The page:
One concept we’ve heard rumors of is a “Splash Pirates” ride. It would work similar to Splash Mountain, but the interior dark ride portion would be the traditional Pirates of the Carribean. Pirates of the Carribean has always been my favorite attraction, so these potential additions are pretty exciting.
Another interesting difference for Shanghai Disneyland is the replacement of Main Street USA with a massive “green space.” The official press release announcing the groundbreaking says that Shanghai Disneyland “will blend classic Disney storytelling and characters with all-new attractions and experiences tailored specifically for the people of China.” Part of that “blending” is “a beautiful, 11 acre green space at the center of the theme park (that) will differentiate Shanghai Disneyland and reinforce the themes of sustainability and nature that will be integrated throughout the park. The space will also be a place where friends and family can enjoy local cultural celebrations and customs together.”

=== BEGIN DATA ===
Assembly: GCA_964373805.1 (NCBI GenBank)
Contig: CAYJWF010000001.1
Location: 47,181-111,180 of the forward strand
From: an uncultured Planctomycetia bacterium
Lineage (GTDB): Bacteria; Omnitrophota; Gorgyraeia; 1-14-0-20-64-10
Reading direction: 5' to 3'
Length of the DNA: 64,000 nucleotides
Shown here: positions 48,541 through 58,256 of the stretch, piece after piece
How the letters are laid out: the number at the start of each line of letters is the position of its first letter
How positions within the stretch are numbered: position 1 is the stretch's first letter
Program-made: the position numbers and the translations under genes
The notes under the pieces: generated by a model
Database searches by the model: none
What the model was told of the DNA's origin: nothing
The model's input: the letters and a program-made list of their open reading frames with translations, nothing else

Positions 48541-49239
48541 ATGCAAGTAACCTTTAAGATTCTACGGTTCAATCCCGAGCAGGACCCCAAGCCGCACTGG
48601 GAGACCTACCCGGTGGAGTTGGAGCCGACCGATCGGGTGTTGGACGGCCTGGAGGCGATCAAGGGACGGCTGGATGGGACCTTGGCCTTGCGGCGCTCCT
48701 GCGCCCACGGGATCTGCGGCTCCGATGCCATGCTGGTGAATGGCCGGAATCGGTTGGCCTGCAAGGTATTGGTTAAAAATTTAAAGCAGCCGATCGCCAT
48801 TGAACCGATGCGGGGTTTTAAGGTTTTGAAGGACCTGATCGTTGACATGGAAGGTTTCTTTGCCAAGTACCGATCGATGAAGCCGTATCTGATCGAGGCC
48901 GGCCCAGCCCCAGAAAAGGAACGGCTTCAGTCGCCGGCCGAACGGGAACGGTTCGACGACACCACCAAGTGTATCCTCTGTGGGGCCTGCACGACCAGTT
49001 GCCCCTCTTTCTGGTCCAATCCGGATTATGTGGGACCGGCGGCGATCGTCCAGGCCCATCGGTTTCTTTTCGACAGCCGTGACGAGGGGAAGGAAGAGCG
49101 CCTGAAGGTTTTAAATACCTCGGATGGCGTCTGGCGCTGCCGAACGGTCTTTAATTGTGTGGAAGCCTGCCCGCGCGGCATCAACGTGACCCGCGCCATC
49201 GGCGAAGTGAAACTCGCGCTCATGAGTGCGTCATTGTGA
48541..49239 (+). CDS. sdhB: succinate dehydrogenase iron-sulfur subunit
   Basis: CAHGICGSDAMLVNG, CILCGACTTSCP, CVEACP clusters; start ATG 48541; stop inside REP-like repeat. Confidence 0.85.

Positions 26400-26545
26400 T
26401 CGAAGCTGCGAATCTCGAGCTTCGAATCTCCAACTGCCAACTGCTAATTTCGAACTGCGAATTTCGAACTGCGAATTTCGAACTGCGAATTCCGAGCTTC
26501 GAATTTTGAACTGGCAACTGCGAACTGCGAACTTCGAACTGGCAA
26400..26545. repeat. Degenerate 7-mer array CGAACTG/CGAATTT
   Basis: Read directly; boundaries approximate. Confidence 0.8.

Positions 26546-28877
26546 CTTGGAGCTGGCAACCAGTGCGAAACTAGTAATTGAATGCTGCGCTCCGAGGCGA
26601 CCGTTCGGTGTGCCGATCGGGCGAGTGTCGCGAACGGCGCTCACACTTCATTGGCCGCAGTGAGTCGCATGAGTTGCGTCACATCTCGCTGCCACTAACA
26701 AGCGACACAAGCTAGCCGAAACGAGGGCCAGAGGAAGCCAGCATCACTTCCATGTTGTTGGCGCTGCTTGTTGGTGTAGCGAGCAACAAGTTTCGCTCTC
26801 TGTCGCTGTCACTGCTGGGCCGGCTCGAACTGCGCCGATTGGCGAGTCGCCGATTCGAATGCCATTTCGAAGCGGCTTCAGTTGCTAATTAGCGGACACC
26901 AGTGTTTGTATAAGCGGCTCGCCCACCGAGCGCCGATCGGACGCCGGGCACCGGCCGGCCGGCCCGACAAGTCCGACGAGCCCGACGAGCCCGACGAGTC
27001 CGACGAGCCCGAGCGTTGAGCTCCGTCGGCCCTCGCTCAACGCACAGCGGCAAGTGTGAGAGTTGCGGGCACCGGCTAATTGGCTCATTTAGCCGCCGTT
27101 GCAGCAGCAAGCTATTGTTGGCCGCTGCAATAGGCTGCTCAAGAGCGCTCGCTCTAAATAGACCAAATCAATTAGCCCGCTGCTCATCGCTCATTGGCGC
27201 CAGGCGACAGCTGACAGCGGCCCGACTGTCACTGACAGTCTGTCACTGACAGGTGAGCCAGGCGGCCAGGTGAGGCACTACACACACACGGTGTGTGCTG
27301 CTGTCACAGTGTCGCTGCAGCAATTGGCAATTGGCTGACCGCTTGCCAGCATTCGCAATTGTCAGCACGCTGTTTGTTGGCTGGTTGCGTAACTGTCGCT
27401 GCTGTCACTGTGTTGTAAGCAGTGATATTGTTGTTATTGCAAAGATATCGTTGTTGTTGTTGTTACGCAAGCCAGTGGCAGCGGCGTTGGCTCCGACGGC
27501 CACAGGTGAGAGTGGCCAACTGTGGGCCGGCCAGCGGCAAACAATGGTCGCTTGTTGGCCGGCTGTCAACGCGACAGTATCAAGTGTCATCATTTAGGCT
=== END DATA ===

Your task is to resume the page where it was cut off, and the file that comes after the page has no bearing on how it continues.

Here’s a rendering of what it will look like:
I really think is is a great move that helps the park fit into Chinese and Asian culture. I see Chinese New Year celebrations happening here, complete with the dancing dragon and the like. And I’m sure the greenspace will be immaculately landscaped as a beautiful Chinese garden.
This isn’t the first time Disney has attempted an Asian-themed “greenspace” around the Castle. The original concept art for Tokyo Disneyland also included a beautiful, open Japanese garden area: